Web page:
A Short Word on Cycles: Sunday 11 July 2021

Kudakwashe Chinhara
4 min readJul 11, 2021


In January of 1923, economist Joseph Kitchin’s Cycles and Trends in Economic Factors was published in The Review of Economics and Statistics (you can find a copy of the paper here https://www.jstor.org/stable/1927031?seq=1#metadata_info_tab_contents). In the paper, Kitchin used different economic data from roughly three decades around the turn of the century to identify a ~40-month cycle which would go on to be called The Kitchin Cycle (or Kitchin Inventory Cycle).

· In his own words:

“The movements of economic factors, whether made up of price or volume, are, it is suggested, mainly composed of:

  1. Minor cycles averaging 3 1/3 years (40 months) in length;
  2. Major cycles, or so-called trade cycles, which are merely aggregates usually of two, and less seldom of three, minor cycles; and
  3. Fundamental ‘movements or trends, which are largely straight-line movements.”

Interestingly, a spectral analysis of the entire price history of the S&P 500 reveals a maximal peak at 41 months (shown in Chart 1). This suggests that the Kitchin Cycle is a fundamental economic or “permanent” cycle.

Figure 1: Spectral Analysis of S&P 500
Figure 2: S&P 500 Turbo Cycles

· In fact, it is believed to be accounted for by time lags in information movements affecting the decision-making of commercial firms. Firms react to an improvement of the economic situation through an increase in output and full employment of the extant fixed capital assets. Consequently, within a certain period of time (ranging from a few months to two years) the market gets ‘saturated’ with commodities whose supply gradually becomes excessive. The relative demand declines, prices drop, the produced commodities get accumulated in inventories, which then informs entrepreneurs of the necessity to contract output. However, it takes some time for the information that supply significantly exceeds demand to get back to entrepreneurs. These are the time lags that generate the Kitchin cycles. Another relevant time lag is the lag between the decision (causing the capital assets to work well below the level of their full employment) and the decrease in the excessive amounts of commodities accumulated in inventories. Yet, after this decrease takes place one can observe the conditions for a new phase of growth of demand, prices, output, etc.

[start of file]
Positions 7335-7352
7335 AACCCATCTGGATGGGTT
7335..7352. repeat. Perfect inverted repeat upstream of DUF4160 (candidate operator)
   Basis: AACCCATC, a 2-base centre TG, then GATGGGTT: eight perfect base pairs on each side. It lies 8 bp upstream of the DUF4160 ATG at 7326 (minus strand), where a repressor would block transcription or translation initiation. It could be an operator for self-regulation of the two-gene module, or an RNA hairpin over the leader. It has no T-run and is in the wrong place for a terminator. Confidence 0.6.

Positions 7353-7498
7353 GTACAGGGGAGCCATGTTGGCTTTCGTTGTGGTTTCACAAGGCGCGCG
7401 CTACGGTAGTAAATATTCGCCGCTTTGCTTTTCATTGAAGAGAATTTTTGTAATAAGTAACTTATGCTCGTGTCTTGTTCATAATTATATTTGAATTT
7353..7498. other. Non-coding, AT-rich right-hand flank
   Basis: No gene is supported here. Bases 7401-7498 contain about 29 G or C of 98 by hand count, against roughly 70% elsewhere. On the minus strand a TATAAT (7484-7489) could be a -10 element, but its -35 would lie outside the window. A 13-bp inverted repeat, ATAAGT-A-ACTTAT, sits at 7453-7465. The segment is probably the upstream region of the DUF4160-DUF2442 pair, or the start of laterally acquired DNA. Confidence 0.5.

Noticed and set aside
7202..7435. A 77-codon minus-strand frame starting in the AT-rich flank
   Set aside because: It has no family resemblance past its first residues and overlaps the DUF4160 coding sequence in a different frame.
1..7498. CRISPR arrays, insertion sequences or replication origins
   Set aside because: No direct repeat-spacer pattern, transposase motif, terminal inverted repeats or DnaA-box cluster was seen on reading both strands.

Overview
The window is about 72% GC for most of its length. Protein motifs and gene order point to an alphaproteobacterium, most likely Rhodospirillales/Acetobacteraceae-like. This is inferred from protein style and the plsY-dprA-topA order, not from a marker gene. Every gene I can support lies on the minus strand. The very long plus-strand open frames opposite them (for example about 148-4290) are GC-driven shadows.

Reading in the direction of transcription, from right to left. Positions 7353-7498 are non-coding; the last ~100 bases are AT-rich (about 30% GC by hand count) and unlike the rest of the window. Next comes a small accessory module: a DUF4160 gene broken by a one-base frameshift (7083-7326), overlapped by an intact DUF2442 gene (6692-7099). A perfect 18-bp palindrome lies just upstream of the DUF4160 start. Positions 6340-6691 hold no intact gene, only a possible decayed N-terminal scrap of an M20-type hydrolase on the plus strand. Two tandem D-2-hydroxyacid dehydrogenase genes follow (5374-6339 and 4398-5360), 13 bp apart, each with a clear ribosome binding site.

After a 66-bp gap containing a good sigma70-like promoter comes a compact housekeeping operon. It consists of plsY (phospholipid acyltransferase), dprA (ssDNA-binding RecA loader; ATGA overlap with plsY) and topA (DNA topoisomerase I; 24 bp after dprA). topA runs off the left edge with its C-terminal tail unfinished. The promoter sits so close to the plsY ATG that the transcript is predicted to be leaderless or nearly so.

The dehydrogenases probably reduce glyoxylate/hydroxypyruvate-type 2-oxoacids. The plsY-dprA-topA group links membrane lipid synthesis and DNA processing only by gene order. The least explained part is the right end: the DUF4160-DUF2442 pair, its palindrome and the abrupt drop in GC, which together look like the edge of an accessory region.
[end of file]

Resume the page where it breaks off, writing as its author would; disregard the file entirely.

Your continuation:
For example, the volume of oil production on tight oil formations in the US depends significantly on the dynamics of the WTI oil price. About six months after the price change, drilling activity changes, and with it the volume of production. These changes and their expectations are so significant that they themselves affect the price of oil and hence the volume of production in the future.

· A search for dominant cycles, i.e. recently active cycles, shows the same Kitchin Cycle as the most dominant. This is shown in Chart 3 using two representations:

  1. A saw-tooth overlay on the SPX chart
  2. A projection line with 6 harmonic overtones in the panel below
Figure 3: The Kitchin Cycle in the S&P 500 from 1989 to 1919

· Notice that the chart of the SPX does not include price after June of 2019. In other words, I have used the beginning of summer 2019 as the learning border as I want to see if this dominant cycle, as determined using data until June 2019, has been ‘adhered to’ in the last two years.

Before we do so, let us focus on its history. Notice how the second half of the Kitchin Cycle (i.e. after excess inventory has built up) is when the stock market tends to peak and run into trouble. In fact, almost all the major market corrections and economic crises have occurred with a regularity defining/consistent with the Kitchin Cycle.

Figure 4: The Kitchin Cycle in the S&P 500 from 1949 to 1989

Therefore it is intriguing that the current cycle shows a “danger zone” between now and mid-2022. In fact, judging from the chart below, two down-beats are called for by the cycle. The first is in mid-September 2021 and the second in June 2022.

Figure 5: The Kitchin Cycle in the S&P 500 from 1989 to 2021

· Also shown in Chart 6 is the Relative Price Oscillator of the SPX in purple and the testing period of the last two years shows that the cycle beats (market troughs) are, so far, consistent with the Kitchin Cycle.

· All this suggests that should the Kitchin Cycle remain dominant, a period of market weakness in Q3 2021 could give way to another squeeze higher into year-end before an end-of-cycle bear market ensues.

· The billion-dollar question is whether or not the end-of-cycle slump would be a large dip within a secular bull market or a crash.

Figure 6: The Kitchin Cycle in the S&P 500 from 2015 to 2022



Kudakwashe Chinhara

Statistician, Cycle Analyst, Chartered Market Technician